Together, these two friends became two of the most prominent and special players to ever represent blue and white. They sit first and fourth, respectively, in scoring among countrymen, but moreover they remain a rare breed. Since being drafted hundreds of other Finns have been given a chance at the NHL but very few make the cut, and even fewer achieve superstar status. Are these Finnish icons the last of their archetype?

Volatile Drafting and the International Scene

The NHL Draft is a crap-shoot, but the Finnish portion of it seems particularly volatile.

Selanne wasn’t the first Finnish superstar, that title belongs to the immortal Jari Kurri. But he was, arguably, the first can’t-miss Finnish prospect to pan out in the big leagues. With names like Kurri, Selanne, and Tomas Sandstrom in the back of general managers’ minds, they felt more comfortable taking risks on such an unknown commodity. And even then, since 1998 only 21 of 250 Finnish draftees were taken in the first round.

The below table outlines the variation in Finnish draft years.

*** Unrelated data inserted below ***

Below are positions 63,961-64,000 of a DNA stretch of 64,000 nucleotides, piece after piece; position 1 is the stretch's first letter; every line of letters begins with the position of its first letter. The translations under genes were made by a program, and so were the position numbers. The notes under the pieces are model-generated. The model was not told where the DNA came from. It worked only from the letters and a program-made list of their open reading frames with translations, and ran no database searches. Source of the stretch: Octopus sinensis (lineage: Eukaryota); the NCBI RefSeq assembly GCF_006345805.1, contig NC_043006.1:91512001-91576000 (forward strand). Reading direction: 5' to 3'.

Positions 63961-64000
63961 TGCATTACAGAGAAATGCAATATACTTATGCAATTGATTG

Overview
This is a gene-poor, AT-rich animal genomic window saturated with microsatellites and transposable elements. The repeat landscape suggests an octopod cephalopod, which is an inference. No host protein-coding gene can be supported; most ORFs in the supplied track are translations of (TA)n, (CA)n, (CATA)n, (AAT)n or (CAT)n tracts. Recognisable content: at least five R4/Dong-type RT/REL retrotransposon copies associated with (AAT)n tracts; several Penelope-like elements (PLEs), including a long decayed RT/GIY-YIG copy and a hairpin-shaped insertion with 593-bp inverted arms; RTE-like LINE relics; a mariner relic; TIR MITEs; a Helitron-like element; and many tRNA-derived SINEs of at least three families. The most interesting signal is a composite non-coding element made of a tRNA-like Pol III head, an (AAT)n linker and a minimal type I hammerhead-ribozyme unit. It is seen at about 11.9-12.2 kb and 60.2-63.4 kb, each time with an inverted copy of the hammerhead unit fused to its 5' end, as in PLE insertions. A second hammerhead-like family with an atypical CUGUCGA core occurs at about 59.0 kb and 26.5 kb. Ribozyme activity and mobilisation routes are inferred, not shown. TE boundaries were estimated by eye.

Certain years — particularly the more recent ones — have been relatively weak, while the early Noughties saw a boom in both overall players drafted and top selections.

Generally speaking, as is the case with most countries, prospects come in crops. During the 1999 and 2000 IIHF World U18 Championship, Finland took the gold, which led to an uptick around that time as more players became draft eligible. The same can be said for the 2004 NHL Draft, which didn’t quite see an increase in players drafted, but rather an increase in first round picks. An unstoppable troika of Lauri Korpikoski, Lauri Tukonen, and Petteri Nokelainen simply dominated the competition during that year’s U20 Championship, leading to all three going in the top 20 picks. This trend can be used for most countries, but for Finland in particular it showed the eagerness to jump on the next Selanne, Kurri, or Koivu.